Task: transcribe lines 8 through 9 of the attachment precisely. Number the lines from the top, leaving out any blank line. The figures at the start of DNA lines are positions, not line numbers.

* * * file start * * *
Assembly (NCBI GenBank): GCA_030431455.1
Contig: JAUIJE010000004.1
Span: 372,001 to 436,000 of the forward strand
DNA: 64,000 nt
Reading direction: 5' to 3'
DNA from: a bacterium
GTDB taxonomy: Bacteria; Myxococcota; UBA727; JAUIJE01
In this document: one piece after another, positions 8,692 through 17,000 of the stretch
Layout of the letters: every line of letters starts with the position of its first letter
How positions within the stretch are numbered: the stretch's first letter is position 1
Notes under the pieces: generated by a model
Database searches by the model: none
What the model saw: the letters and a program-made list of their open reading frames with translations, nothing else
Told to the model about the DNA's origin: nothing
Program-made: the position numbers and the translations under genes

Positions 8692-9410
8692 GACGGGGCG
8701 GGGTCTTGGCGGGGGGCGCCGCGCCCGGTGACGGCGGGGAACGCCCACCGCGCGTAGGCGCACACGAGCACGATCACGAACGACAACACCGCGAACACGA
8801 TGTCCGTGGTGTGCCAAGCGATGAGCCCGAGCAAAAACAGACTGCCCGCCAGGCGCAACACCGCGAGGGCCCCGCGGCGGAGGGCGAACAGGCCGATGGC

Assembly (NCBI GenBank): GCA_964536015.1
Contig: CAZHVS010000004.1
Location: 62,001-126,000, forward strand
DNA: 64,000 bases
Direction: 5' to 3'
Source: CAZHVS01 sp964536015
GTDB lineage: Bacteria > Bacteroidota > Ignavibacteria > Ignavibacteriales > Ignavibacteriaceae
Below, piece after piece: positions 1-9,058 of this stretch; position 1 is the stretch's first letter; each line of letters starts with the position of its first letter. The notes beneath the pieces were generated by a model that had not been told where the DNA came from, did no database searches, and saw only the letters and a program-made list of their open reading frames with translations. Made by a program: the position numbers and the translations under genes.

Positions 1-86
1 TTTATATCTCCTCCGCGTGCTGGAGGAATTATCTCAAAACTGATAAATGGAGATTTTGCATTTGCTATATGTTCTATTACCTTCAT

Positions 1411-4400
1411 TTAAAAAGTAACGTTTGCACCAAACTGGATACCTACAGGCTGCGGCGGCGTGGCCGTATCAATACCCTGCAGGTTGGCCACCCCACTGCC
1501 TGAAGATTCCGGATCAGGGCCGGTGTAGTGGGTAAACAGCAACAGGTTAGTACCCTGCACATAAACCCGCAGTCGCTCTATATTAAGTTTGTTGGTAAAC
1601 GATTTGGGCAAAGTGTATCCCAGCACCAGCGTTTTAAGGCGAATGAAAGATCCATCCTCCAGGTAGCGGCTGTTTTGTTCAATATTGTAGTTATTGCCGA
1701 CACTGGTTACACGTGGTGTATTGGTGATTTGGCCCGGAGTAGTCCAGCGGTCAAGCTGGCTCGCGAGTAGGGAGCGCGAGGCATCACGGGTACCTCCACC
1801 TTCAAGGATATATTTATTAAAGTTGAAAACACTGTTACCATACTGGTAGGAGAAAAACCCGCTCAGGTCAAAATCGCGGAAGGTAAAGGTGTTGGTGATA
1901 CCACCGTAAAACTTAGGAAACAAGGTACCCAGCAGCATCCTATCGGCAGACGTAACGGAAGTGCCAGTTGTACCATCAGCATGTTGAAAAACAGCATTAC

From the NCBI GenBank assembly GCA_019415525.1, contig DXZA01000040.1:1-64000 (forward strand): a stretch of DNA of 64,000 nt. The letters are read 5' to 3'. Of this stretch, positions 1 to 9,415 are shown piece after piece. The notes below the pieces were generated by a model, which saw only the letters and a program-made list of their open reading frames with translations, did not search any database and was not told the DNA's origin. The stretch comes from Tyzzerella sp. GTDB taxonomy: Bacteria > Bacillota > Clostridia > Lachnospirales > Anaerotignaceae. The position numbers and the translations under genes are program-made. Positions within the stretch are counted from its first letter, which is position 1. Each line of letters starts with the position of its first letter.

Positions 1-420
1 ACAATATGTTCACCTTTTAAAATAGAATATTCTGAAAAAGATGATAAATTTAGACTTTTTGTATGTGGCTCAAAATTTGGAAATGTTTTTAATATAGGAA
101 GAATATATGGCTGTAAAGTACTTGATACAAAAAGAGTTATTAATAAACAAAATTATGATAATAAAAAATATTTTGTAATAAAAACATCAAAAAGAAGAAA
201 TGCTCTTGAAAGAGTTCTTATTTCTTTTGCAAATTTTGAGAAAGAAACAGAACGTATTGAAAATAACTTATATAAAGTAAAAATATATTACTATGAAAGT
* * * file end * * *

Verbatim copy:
In this document: one piece after another, positions 8,692 through 17,000 of the stretch
Layout of the letters: every line of letters starts with the position of its first letter